Diner Theology

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I love eating in diners. You how to tell if you are in a good diner? Your coffee cup is never empty. There is always a waitress coming by to fill it. You get to half a cup and this friendly voice says, “Hon, you want more coffee?” And your cup is full again.

I recently preached a funeral for one of the street people who was a part of our church. I knew a lot of his friends from the streets would attend, as well as members of our church, who are run of the mill Presbyterians. I had chosen to preach on the Luke passage where Jesus reads from Isaiah:

“The Spirit of the Lord is upon me,
because he has anointed me
to bring good news to the poor.
He has sent me to proclaim release to the captives
and recovery of sight to the blind,
to let the oppressed go free,
to proclaim the year of the Lord’s favor.”

I knew how to aim this at the street people who were at the service. I wanted them to know that Jesus was on their side. But how would the church members take it? “Didn’t Jesus come for all us” I could imagine hearing. “Are you saying these people are somehow special? Didn’t Jesus come to help me too?” How was I going to thread this needle? Yes, Jesus did come for all people. But there are these pesky parts of the Bible where he indicated he came especially for the needy.

Then I stumbled onto diner theology.

In a diner, the waitress comes to fill empty cups. If your cup is full, she does not need to serve you. But if it is early in the morning, and you are not used to being out that early, and you are pretty sleepy, not yet awake, and your coffee cup is empty, a good waitress will come fill your cup.

So, in the diner of life, it’s not a coffee cup, it’s your heart. And instead of coffee, it’s love. We go through life and our hearts get wounded or broken–it can happen in a thousand different ways–and up comes Jesus, saying, “Let me fill that heart for you. Looks like your heart is running low. Looks like you are about out of love. Let me fill that heart for you.” My friend Jesus goes to the broken hearts, and he tries to fill them with love. And because I’m one of Jesus’ friends, he says to me, “You know, there are a lot of broken hearts out there. Why don’t you help me try to fill them. I need your help on this.” And because Jesus is such a great friend, I try to help him. The church tries to help him.

When you are trying to fill hearts with love, you run into two problems. The first is that people put their hands over their cups and say, “No thanks. Don’t need it.” If the waitress was determined to fill the cup, and poured coffee on their hand, she would actually burn the person with hot coffee. That’s not a good idea. It is hard to pour love on someone who does not want it, or worse yet, has no cup to hold it. We don’t ignore that person. We still try to help them. But it is harder.

When someone says they don’t to be loved, there is nothing you can do about. There is nothing my friend Jesus can do, except wait until they are ready to be loved.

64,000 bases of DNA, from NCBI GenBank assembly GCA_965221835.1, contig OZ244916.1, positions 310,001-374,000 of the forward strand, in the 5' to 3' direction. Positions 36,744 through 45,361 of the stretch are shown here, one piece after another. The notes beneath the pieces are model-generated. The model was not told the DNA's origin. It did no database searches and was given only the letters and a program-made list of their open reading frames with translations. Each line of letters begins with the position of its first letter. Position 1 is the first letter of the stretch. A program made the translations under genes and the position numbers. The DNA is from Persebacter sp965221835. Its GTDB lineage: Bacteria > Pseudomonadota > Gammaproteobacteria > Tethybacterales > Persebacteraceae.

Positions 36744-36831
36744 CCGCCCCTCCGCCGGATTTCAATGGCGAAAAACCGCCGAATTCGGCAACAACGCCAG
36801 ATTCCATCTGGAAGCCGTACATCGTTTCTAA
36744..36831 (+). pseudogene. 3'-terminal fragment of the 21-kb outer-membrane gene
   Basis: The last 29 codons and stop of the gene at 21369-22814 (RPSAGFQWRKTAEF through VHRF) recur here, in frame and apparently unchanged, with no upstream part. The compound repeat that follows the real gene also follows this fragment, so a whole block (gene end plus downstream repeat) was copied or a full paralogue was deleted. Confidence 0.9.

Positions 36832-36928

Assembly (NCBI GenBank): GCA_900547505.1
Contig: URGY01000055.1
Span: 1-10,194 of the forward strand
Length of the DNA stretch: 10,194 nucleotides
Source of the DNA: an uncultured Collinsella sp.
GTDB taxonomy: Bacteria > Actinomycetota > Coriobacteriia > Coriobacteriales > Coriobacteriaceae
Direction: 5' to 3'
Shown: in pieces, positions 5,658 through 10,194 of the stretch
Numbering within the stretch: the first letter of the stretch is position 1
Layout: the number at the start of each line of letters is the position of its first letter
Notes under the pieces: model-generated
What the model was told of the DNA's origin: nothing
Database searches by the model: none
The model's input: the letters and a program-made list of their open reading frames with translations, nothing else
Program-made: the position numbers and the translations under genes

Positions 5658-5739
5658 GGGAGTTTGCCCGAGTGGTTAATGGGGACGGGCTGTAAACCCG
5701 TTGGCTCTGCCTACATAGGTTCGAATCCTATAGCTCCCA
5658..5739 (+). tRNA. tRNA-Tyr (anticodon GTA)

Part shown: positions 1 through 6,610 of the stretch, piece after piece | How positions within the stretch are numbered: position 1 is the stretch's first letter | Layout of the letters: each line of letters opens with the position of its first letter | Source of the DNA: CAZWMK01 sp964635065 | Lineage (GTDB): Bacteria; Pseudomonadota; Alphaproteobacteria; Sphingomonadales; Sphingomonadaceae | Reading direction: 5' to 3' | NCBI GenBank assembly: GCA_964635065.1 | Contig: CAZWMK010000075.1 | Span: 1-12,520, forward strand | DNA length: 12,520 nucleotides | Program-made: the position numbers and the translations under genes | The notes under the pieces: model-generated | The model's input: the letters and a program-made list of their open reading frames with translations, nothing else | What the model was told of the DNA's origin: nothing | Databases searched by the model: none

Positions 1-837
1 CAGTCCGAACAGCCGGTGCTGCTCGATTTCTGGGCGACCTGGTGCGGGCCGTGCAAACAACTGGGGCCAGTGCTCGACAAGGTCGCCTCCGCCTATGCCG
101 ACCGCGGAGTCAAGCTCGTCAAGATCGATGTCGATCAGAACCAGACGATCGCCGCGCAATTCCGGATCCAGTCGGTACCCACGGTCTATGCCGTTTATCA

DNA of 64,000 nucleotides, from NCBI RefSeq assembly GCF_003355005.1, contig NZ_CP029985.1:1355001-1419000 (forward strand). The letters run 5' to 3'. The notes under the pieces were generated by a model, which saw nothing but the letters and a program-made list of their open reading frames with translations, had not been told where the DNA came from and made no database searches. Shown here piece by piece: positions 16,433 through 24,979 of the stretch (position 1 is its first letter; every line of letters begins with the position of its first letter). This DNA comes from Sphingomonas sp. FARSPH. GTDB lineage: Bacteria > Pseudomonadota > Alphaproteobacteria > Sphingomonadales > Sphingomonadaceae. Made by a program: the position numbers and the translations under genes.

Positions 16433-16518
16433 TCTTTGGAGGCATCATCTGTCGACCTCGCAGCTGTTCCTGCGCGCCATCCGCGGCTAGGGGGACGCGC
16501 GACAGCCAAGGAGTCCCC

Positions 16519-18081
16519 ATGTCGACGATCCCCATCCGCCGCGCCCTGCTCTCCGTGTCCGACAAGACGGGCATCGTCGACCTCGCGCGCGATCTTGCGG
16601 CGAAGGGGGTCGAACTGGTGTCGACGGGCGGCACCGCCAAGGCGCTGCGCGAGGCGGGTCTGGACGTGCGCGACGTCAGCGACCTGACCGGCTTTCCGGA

But there is a second problem, a much bigger problem. Imagine a diner where the waitress comes to the table, and one cup is almost empty and the other is full. And imagine the person with the full cup is well dressed, looks like they have some money, and the person with the empty cup looks kind of shabby, like maybe they have been sleeping on the streets. And the waitress goes to the guy whose cup is already full, and pours in more coffee, and ignores the guy whose cup is empty.

When Jesus says he came to preach Good News to the poor, release to the captives, help the blind see, and free the oppressed, he is saying that he came to fill the empty cup. Its not that he doesn’t care about the person with the full cup. But the empty cup needs to be filled. As Jesus said, in Mark 2:17, “Those who are well have no need of a physician, but those who are sick; I have come to call not the righteous but sinners.”

Jesus goes to the empty cup. And that is what he calls us, his friends, to do. But too often the friends of Jesus spend more time filling cups that are already full, and not enough time filling empty cups. Coffee runs all over the table, spilling around empty cups, which remain empty and ignored.

Some people get spiritually fat, soaking up words and words, claiming blessing after blessing, while others sit ignored by churches, and spiritual leaders. This is not the way of Jesus. Nor should it be the way of the friends of Jesus.

Perhaps it is understandable. We see the empty cups and we think, “I don’t have enough love to share. I barely have enough for myself.” The thing is, love is one of the few things that, the more you give it away, the more you have. Because our friend Jesus is always coming around to us, saying, “Your cup looks empty. Let me fill it for you, so you can fill the cups of others.”

In a good diner, the cup is never empty. The major difference between a diner and a church, is that Jesus tells us that we are both waitress and customer. Jesus serves us, but then calls us to serve others. After he washes his disciples’ feet, he says, “So if I, your Lord and Teacher (i.e. waitress), have washed your feet (poured you a cup of hot coffee), you also ought to wash one another’s feet (fill each others’ cups).  For I have set you an example, that you also should do as I have done to you.” 

Too often we think of the Church as a posh social club for Christians. Better to think of the Church as a diner, where we all serve one another.
 

About tmrichmond3

I am the pastor at the First Presbyterian Church in Medford, Oregon. I believe that faith should be able to sustain us, not oppress us.
This entry was posted in Church, Compassion, Jesus, ministry, Mission, Musings, Poor, Social Justice, Social Ministry, Spiritual Growth, spirituality, Wealth and tagged , , , , , , , , , , . Bookmark the permalink.

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